It’s hard to say with certainty what the long-running Swedish trio Frak are up to with their latest white label for Kontra-Musik. What we know for sure is that after two decades of under-the-radar activity, the wider world is taking note of their home-brewed techno and electro sounds. Prisma is their latest EP, and the first time since surfacing that the murkiness of their intentions works against the music. Their first stateside release, the Muzika Electronic LP on Digitalis, was an ideal introduction to their chunky, hardware-heavy sound and restless style-jumping. They may position themselves as outsiders, but the ease with which they straddled cold wave, warped electro, and modular fiddling through expert sequencing showed the depth of their craft. Individual cuts had a live-jam spontaneity, but presented as a whole, it consistently reveals new facets. Prisma follows Triffid Gossip, and like its predecessor, its four tracks focus the group’s energy in a more stable direction, but it lacks the distilled power of the first EP, particularly the storming “666.”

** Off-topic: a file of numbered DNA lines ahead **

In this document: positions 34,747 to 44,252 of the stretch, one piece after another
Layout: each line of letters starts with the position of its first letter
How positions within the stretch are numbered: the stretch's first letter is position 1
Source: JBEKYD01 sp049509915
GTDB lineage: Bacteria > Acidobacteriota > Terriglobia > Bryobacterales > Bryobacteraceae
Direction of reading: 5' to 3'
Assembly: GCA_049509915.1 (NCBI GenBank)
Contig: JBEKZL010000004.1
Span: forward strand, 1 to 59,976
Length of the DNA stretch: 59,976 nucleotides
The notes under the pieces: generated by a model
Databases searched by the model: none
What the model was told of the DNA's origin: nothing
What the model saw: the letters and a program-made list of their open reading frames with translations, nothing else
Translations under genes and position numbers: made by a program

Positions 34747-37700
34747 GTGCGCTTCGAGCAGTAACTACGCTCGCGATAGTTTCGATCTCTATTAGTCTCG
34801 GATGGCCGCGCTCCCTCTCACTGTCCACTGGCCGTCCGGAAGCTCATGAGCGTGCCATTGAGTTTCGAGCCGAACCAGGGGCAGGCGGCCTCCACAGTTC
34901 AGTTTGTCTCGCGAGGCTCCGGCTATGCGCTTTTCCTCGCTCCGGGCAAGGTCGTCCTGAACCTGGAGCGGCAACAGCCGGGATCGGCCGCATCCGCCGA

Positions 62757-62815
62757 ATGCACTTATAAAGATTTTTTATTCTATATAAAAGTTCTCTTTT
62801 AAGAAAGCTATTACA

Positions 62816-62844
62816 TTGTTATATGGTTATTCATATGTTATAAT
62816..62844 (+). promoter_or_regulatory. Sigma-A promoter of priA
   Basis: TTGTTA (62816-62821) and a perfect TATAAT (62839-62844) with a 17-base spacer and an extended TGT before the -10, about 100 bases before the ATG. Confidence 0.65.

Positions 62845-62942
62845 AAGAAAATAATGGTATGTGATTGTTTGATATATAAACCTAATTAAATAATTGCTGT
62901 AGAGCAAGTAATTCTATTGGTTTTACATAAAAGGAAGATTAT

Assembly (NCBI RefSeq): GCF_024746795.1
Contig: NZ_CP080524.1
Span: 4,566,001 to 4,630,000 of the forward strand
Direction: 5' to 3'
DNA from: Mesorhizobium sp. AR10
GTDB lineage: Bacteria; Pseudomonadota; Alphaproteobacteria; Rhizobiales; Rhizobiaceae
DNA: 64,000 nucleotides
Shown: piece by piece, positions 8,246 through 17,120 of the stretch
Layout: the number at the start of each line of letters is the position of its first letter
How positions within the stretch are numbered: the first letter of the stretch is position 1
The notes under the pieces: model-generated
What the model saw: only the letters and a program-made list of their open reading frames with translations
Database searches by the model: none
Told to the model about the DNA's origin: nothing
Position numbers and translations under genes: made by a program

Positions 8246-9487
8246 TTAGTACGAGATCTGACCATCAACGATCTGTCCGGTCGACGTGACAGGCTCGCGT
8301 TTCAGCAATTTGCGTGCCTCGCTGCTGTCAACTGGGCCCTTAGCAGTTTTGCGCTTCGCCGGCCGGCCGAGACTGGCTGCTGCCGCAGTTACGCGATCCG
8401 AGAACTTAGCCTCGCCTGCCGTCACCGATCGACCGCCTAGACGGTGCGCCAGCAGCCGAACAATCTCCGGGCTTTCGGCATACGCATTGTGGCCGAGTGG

“Dried Grapes,” like “666,” is a lead-footed track, its sequencers locked into a heavy thud as sickly arpeggios tussle in the higher frequencies. But Frak seem a bit lost when it comes to moving things forward, randomly dropping in a strobing alien siren and jogging the cutoff back and forth, with the result feeling less dynamic and involving than what they achieved on their previous outing. Interlude “Lust for Love” is a more floor-ready take on the divergent materials that made up the LP’s “Tristesse Dance,” complete with wan guitar lines and flashes of 8-bit synths. “Urgent” anchors the second side, its fuzzy bass falling just short of its title before a delirious, gawky synth figure ties things up. And “Modest Trash” concludes the EP with its most experimental few minutes, spacey bleeps cutting through a stew of choppy mids and tape hiss. Prisma feels like an solid but less engaging middle ground between the shape-shifting LP and the congealed techno of Triffid Gossip. It’s not hard to imagine these tracks being put to good use in a live set like their Inkonst performance, but their latest lacks the unexpected.